14 Feb 2013
- Written by Kelvin Cowans
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As I entered the gym of Southwest Tennessee Community College on Union Ave., I could hear the basketballs bouncing on the hardwood floors. The stopping-and-going sounds made by the sneakers were sharp and precise as the Saluqis players moved in rhythm.
This was pre-practice, where some of interim coach Kevin Whitted players show up early – for the betterment of the team – to work on the individual things they haven't perfected yet. Free throws, left-handed lay-ups, catch-and-shoot three pointers all help the team.
I was here to interview Marshun Newell, who at one point satt behind bars facing 65 to 100 years with no parole, if convicted as accused. I quickly got the feeling that everything had made its way back into place in his life. I'd never met anyone who had ever had a million-dollar bond and is now a free man. A bond that large reflects that authorities have definitely got the right man, right?
"I originally had a $250,000 bond for especially aggravated robbery," said Newell, "but then I was recharged with aggravated assault and deployment of a fire arm and aggravated arson. so that's when my bond was increased to a million dollars."
I wanted to know what happened, to the best of his knowledge.
"Well, on the million dollar bond charge I didn't have any knowledge of what had happened, nor have I ever had any intention of doing anything of that nature. I was completely shocked that I had a million dollar bond and that I had been incarcerated for an entire year for it," said Newell.
"I was falsely accused by a friend from my neighborhood's sister who said I did something I didn't do. I was actually taken into custody on my way to basketball practice and the detectives told me what I was charged with. I told them that I was totally unaware of the events that had happened, but it didn't matter to them. I quickly touched based with my coach, at the time that was Verties Sails, and told him what happened about me being arrested."
How did that go?
"It went well because he never believed that I was capable of doing what I was charged with," said Newell. "So as my time behind bars began to get longer and our basketball season was starting, I stayed in contact with him to check on things with the team. Then later when I went to trial, he testified for me as a character witness. He let them know that I was not that kind of person."
The other people involved in the crime, were they college students or were you the only one?
"No, I was the only one. You see the first crime was between my brother and a friend of mine who got into it, which led up to him getting shot and paralyzed. So the fact that it was my brother, he wanted to make it seem like I was in on that, but I wasn't. That's how the entire mess got started. He started telling people that me and my brother had robbed him."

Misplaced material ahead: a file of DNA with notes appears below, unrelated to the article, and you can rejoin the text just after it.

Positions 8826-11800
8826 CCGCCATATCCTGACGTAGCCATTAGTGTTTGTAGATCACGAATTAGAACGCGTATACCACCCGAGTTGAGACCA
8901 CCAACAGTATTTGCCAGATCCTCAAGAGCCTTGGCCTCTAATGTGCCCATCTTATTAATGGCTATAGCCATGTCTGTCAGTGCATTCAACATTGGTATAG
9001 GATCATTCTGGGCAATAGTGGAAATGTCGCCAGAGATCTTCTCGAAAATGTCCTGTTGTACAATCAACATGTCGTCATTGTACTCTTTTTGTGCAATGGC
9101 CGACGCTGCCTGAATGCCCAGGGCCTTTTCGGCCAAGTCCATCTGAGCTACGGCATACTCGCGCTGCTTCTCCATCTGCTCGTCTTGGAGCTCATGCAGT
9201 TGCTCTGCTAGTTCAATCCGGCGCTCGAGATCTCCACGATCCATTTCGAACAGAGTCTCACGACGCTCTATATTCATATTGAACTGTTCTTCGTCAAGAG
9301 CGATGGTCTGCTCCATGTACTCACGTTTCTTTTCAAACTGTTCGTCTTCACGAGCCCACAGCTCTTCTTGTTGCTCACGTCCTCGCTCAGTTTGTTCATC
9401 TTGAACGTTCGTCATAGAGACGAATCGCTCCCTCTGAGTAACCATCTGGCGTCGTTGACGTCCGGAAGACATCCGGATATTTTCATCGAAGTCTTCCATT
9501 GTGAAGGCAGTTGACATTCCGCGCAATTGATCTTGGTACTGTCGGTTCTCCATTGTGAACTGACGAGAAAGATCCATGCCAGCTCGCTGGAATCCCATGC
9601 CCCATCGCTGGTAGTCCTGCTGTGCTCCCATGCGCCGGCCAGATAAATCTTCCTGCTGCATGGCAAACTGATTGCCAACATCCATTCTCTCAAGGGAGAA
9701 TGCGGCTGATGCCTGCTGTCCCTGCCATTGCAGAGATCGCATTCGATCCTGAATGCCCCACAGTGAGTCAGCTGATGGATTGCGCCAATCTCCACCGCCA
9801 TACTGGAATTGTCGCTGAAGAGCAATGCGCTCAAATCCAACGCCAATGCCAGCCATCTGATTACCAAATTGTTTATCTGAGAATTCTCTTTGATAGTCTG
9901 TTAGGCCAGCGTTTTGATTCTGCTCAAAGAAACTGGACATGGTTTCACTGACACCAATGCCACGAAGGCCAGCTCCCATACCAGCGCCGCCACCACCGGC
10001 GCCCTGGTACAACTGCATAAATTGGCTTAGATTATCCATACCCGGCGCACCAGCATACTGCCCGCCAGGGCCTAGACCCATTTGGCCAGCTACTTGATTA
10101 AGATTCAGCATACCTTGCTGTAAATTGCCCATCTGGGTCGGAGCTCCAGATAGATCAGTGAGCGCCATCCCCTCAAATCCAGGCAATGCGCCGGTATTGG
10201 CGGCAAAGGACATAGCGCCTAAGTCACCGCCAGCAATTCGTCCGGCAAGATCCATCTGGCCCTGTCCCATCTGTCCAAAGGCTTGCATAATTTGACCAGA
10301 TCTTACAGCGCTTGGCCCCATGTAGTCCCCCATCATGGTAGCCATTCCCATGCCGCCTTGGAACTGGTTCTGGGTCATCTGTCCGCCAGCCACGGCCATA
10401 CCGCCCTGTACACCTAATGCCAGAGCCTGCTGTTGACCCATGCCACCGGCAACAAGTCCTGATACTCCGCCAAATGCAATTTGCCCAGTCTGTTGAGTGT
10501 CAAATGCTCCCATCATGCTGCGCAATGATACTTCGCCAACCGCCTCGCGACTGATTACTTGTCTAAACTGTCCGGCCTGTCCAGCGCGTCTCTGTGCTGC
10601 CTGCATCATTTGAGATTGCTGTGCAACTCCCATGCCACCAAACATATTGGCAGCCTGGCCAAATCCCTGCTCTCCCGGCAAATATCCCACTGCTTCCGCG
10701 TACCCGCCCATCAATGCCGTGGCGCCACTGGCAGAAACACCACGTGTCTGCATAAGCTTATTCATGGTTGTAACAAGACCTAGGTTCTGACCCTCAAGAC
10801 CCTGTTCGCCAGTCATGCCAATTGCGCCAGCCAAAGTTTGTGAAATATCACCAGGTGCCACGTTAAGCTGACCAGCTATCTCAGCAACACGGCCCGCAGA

Did you rob him Marshun?
OK, so tell me about the arson?
"Well, about a month after I got out on bond about the robbery case, I was accused of this arson crime because the same guy's house got shot up and set on fire and everybody was saying it was me. But it wasn't me at all. I don't do stuff like that."
You have a lot of tattoos and you're a black man, you kind of tall, imposing and you knew the victim. So this crime could fit, right? Are you in a gang, Marshun? Is your brother in a gang?
"It can't fit because I didn't do it. And no sir, we are not in a gang."
I spoke with your lawyer, attorney Kamilah Turner – highly intelligent woman. She had nothing but glowing things to say about you. In fact, she's the reason that I'm sitting here with you today. It's highly improbable that an attorney pushes an ex-defendant's cause unless he had made big money for the attorney. She has done so based soley on the great young man she believed she was defending.
"Yes, I was very frustrated when I met with her, but I put my trust in her. She knew I wasn't the person they were saying I was. I knew she was going to do a good job and she did," Newell said.
"This wasn't easy because I had to really hold my peace because the prosecutors were saying so many mean things about me that I knew wasn't true. They had even went back to my old Myspace page from five years ago and was trying to show the jury how horrible of a person I was. They introduced childish things that we all do or say at that age. I just shook my head.
"They play a whole lot of games," said Newell. "I just wish that they would look at individuals closer and get to know them before charging them with stuff. People lose a lot of time and life fighting false allegations. I never been to jail, I don't have a juvenile record, That's not me. It didn't work anyway because in the end I got a not-guilty verdict. The game was over."
I asked how the experience had changed his life.
"While being incarcerated I had such limited space to myself. They treat you like you really don't matter. During this time I lost the only caregiver I ever known, as my grandmother passed away, and that was hard," Newell said.
"In the end, I have learned to cherish life more and focus on the things that matter the most. I had so much time to think and it has made me a role model to the people of my neighborhood. You have to be a real strong person to handle incarceration."
What your books look like? How's basketball?
"I have a 2.4 grade point average, but I'm shooting for higher as I get ready to attend a four-year college next year. In basketball I play the guard position and I'm doing pretty good. I average 19 points, 7 rebounds, 5 assists and 3 steals and I may just win player of the year. I'm in the running for it."
You have anything you would like to say to the prosecutors or the people that falsely accused you. Either way, here's your chance?
Now that's maturity. Your life is saying enough young man.
(Kelvin Cowans can be reached at (kelvincowans @hotmail.com)